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Living Rent and UNITY weigh-in on tackling Britain’s hostile environment

Report : Living Rent and the Unity Centre coordinate a workshop at 'Resisting the Hostile Environment' a public event, November 2018 @ The Space 

This summer, Living Rent & the Unity centre helped mobilise against Serco’s plans to evict more than 300 asylum seekers. In November, members of the same groups shared some experiences and resistance methods with other activists at an information and training day at the Space. Alongside these groups, we geared ourselves up for the struggles ahead surrounding the UK Government’s Hostile Environment.


By now we all know who it was that back in 2012 said:

“The aim is to create, here in Britain, a really hostile environment for illegal immigrants.”

But few would have imagined how drastically the government would adopt this approach. It has created barriers to all aspects of life, including a complex legal framework that is designed to criminalise migrants for situations beyond their control. What now exists is a cruel hierarchy, where a person’s immigration status dictates how they are treated within the current state systems of support and education.

We have seen enforced destitution, detention, and deportation used to create this hostile environment aimed at deterring future generations of migrants from considering the UK as a place of refuge.  

Our tenant’s union, Living Rent, recognises one of the many tools used to target migrants: Eviction. Living Rent were invited alongside Unity centre to share experiences of organising against Serco’s threat to evict Asylum Seekers by changing the locks on their homes.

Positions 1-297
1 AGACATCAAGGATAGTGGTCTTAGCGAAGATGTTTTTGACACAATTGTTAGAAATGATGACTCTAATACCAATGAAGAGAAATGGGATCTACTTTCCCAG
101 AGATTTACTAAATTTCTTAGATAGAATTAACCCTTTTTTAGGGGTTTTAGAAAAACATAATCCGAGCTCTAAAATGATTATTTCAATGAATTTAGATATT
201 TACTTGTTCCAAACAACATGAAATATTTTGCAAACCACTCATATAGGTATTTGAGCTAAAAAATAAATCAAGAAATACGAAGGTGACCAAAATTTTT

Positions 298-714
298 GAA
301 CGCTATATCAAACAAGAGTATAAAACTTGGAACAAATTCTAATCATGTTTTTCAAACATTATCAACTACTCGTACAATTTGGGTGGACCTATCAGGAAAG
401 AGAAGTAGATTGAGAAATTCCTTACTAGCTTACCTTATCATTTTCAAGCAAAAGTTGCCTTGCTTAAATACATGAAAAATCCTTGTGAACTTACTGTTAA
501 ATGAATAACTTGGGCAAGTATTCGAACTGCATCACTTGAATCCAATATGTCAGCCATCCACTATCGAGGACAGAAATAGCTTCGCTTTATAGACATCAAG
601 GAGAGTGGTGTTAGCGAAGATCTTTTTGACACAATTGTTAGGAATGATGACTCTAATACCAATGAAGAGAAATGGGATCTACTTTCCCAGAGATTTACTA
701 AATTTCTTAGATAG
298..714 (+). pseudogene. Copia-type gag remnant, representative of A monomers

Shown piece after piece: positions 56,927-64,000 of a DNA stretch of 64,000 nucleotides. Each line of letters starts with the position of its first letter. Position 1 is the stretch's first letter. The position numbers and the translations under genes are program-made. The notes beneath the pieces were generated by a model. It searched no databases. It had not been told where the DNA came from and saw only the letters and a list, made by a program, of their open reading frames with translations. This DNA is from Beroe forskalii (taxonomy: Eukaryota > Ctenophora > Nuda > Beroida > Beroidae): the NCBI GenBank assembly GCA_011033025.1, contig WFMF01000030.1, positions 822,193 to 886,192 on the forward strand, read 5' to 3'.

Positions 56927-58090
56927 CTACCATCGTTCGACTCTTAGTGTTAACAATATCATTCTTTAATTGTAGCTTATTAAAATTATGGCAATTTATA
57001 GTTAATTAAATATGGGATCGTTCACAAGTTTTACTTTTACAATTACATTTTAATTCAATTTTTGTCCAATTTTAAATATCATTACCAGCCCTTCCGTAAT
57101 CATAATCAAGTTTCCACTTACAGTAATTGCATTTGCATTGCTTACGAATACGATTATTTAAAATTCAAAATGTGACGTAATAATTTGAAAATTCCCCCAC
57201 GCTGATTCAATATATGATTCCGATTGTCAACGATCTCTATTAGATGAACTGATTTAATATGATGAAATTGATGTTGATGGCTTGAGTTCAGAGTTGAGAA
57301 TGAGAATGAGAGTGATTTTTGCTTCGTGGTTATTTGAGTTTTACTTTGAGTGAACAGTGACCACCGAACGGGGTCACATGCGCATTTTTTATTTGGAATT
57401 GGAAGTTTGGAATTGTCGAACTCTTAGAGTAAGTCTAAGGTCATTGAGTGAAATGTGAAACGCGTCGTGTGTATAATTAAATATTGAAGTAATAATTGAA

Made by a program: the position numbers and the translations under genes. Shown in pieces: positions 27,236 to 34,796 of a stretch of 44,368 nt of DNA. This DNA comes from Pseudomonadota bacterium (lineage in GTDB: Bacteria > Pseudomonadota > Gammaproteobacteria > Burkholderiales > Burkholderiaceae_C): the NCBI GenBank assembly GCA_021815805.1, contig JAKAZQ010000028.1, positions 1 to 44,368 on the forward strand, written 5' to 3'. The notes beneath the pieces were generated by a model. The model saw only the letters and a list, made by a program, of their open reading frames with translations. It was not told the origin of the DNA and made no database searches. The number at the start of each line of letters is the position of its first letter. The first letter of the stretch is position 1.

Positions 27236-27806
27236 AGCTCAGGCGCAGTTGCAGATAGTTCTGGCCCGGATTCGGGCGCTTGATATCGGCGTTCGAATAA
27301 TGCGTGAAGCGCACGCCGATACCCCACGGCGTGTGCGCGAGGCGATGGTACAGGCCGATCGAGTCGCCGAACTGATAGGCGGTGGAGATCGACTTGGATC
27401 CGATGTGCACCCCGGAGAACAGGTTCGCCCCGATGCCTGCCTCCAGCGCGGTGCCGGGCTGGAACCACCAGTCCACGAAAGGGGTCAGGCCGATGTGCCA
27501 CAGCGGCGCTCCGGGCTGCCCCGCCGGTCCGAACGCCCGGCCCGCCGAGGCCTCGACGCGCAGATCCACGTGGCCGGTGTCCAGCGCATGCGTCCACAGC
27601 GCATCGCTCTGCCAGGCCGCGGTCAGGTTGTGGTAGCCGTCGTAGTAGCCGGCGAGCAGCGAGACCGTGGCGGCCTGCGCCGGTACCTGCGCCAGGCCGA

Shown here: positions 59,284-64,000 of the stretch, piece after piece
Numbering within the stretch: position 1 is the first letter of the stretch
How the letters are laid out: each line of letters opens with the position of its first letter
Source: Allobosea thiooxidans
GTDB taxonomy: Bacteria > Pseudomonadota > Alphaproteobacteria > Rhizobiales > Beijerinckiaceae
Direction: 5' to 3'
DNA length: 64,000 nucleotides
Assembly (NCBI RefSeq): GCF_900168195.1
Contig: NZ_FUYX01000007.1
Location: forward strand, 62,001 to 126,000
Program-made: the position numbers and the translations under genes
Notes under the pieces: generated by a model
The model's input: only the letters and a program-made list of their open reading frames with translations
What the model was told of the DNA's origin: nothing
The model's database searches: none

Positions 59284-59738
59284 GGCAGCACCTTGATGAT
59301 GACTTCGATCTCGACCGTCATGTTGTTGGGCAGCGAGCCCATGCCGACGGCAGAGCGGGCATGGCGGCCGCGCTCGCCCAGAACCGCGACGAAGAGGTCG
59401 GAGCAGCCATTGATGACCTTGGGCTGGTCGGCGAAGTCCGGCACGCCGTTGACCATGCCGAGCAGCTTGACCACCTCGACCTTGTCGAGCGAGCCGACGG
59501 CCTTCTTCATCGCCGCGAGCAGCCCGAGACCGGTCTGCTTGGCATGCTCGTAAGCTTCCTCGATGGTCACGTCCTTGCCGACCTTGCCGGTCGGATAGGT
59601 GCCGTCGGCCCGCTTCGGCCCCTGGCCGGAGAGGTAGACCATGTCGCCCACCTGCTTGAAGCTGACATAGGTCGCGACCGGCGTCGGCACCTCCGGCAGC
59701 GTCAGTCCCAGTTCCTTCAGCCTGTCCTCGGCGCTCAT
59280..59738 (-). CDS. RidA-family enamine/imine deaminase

We helped facilitate a workshop reflecting on the tactics used during the campaign. We discussed challenges faced by the campaign - such as working with seperate groups who have different priorities and organising methods. We heard about the great successes along the way - like delivering a ‘notice to quit’ direct to Serco’s offices, from people with lived experience of the Asylum system. Some of those involved in the protests also shared their stories of life in Serco accommodation. There was a great energy in the room, people keen to work out problems faced around organising, and eager to keep up the fight against the immoral lock-changing to evict people.

Many folks have now signed up to keep organising in the campaign against Serco, If you havn’t joined yet, go to our Website and add yourself to the Serco eviction resistance. We will be sending out calls for actions to engage with local residents soon.

What happens next?

There was also acknowledgement that the problem does not end with Serco - even if Serco lose their tender for housing contract (which seems likely given the justified public outrage against the eviction policy), another private profit-making company will gain the tender and people will be subject to similar living conditions. The problem lies with the Home Office who maintain their refusal to support people if a claim is rejected, if there is a break in the appeal process, or many other times when the department simply stops support for people. The department further supported lock changes in their defense at the court of sessions in Edinburgh this week. The full result of the court case is expected to be made public in January.